Cancer Prevention Trials
Breast Cancer Risk Assessment & Prevention Trial
Research Participants Wanted
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Researchers have found that common genetic variations (called Single Nucleotide Polymorphisms) are associated with a higher risk of developing breast cancer.
This research study offers women free access to a new blood test that looks at your genetic variations to better estimate your personal lifetime risk of developing breast cancer.
Eligible participants will also undergo a standard breast cancer assessment by a CancerCare Manitoba physician with counseling about whether medications to prevent breast cancer would be recommended for you.
Eligibility: Women ages 35-75 with
What to expect if you participate:
What to do if you are interested in partcipating:
Contact the study coordinator at 204-787-4160 or Email: PreventionStudy@cancercare.mb.ca
Study Sponsors: This study is a joint research endeavour of:
The Clinical Trials Unit (CTU) at Cancer Care Manitoba has been actively involved in conducting cancer prevention trials since 1992. Women in Manitoba are playing a major role in finding ways to reduce the risk of developing breast cancer in high risk women. These women are paving the way for future generations and help to place CCMB at the forefront of research in breast cancer prevention. The three prevention trials we have participated in are outlined below:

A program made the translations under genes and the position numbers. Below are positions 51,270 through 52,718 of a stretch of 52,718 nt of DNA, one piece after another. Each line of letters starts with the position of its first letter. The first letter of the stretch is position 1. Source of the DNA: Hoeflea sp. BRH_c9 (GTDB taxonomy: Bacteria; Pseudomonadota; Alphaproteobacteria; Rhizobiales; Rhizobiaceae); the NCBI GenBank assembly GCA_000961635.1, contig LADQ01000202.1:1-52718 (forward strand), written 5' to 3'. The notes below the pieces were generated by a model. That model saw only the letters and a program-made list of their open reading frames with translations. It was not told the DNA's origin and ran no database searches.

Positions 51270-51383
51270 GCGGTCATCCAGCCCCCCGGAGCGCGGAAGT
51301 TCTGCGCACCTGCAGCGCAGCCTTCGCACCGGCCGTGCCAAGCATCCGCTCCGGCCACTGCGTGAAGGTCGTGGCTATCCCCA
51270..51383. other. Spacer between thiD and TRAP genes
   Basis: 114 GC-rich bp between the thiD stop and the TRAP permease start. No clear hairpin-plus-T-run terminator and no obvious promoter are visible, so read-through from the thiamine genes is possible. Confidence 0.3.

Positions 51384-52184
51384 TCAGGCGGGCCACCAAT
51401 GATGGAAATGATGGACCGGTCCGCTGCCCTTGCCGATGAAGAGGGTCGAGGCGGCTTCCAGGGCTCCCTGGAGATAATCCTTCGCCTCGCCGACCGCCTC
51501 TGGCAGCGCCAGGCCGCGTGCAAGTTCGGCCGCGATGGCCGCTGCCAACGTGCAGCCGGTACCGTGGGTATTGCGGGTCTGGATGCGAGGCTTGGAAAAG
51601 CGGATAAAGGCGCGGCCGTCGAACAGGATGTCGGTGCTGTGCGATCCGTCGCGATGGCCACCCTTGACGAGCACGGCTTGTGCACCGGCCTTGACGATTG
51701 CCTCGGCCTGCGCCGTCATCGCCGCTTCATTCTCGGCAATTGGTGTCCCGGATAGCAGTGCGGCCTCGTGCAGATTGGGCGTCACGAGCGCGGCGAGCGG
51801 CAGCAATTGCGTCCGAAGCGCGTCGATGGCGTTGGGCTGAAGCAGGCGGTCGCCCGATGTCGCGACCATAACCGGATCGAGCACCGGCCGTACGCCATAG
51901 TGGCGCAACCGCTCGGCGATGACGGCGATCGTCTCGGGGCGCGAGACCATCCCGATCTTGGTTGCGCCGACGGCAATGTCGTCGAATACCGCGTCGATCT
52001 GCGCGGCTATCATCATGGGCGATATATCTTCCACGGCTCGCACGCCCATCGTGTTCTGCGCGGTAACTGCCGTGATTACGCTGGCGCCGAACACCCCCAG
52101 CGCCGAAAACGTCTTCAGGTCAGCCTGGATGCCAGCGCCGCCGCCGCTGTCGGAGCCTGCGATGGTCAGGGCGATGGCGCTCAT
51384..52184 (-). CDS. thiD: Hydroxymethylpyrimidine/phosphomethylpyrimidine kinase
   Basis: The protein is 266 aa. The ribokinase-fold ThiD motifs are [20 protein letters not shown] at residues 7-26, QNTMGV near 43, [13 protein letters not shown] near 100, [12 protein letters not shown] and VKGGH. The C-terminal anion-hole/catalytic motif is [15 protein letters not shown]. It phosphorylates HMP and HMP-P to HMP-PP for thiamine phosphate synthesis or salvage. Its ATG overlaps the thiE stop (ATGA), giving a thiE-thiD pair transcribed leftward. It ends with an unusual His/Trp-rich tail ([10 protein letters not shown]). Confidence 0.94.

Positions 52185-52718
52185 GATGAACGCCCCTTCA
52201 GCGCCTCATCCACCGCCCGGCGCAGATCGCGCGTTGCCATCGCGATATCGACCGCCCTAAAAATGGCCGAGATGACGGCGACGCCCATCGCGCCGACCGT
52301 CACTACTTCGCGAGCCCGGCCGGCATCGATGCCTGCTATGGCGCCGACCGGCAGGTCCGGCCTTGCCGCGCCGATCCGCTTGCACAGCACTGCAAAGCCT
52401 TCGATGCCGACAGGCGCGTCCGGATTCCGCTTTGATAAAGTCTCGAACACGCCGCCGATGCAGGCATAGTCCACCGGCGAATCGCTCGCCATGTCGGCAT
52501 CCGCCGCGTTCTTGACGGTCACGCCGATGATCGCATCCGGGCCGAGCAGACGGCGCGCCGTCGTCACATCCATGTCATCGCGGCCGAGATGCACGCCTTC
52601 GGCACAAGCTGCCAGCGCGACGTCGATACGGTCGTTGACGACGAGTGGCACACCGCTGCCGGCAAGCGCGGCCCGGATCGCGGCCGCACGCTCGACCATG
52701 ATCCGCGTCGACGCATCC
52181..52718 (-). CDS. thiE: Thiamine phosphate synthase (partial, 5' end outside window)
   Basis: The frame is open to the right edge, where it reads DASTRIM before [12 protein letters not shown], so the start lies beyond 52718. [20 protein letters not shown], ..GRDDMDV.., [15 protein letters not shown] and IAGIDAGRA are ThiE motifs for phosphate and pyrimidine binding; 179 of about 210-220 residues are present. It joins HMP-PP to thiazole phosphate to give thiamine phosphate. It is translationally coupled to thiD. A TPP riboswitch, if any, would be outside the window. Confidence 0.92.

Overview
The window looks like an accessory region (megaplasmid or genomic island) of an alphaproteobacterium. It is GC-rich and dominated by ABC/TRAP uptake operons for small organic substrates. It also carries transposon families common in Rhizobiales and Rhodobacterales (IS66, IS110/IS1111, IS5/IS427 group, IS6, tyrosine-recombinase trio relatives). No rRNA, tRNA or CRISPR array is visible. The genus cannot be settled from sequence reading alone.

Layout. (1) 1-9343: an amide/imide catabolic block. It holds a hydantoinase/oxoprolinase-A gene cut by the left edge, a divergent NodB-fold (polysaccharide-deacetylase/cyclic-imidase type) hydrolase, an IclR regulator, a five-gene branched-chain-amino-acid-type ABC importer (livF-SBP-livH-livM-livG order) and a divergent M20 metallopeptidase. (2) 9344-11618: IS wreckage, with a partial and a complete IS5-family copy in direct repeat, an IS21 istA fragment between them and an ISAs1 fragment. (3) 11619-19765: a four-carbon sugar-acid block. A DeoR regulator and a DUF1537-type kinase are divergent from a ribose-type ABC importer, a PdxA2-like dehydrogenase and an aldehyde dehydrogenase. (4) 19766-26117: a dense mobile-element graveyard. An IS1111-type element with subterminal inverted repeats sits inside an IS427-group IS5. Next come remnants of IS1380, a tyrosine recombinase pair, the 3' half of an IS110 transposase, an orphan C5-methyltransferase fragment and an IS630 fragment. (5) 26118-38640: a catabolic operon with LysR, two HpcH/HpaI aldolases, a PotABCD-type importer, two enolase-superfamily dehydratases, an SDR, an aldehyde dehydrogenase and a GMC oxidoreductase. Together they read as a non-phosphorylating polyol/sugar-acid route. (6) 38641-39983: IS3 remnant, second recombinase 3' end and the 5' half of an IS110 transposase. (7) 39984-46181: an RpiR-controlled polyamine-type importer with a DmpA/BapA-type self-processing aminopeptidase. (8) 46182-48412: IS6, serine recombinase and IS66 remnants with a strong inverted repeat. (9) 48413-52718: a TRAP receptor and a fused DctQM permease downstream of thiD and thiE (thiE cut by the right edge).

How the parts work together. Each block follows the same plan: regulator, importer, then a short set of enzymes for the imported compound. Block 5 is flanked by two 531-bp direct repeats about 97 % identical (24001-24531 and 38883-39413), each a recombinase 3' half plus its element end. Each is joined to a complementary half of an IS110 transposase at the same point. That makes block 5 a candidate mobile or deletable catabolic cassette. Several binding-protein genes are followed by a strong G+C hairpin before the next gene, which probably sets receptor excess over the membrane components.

Breast Cancer Prevention Trial (BCPT) in the 1990's looked at Tamoxifen for preventing breast cancer. Manitoba accrued 140 of the 13,388 women. Study results in April 1998 showed a 49 % reduction in breast cancer among the high risk women who took Tamoxifen.
THE STAR TRIAL
STAR, a Study of Tamoxifen and Raloxifene. Manitoba accrued 139 of the 19,490 women. Results in April 2010 indicated that raloxifene retained 76% of the effectiveness in preventing invasive disease and grew closer to tamoxifen in preventing noninvasive disease, while remaining less toxic. Tamoxifen remains superior to raloxifene in reducing the risk of both invasive and non-invasive breast cancer among postmenopausal women at increased risk.
This trial was designed to determine if Exemestane can prevent breast cancer in healthy postmenopausal women at increased risk for developing breast cancer. Manitoba accrued 103 of the 4560 women. Trial results released in June2011 demonstrated a 65 % relative reduction in the incidence of invasive breast cancer compared to the placebo control with no serious toxicity and minimal quality of life differences. This is a significant improvement over Tamoxifen and raloxifene, which had been used for breast cancer prevention. Both reduced breast cancer incidence by about 50% but had significant side effects and therefore had been little used in this preventative role.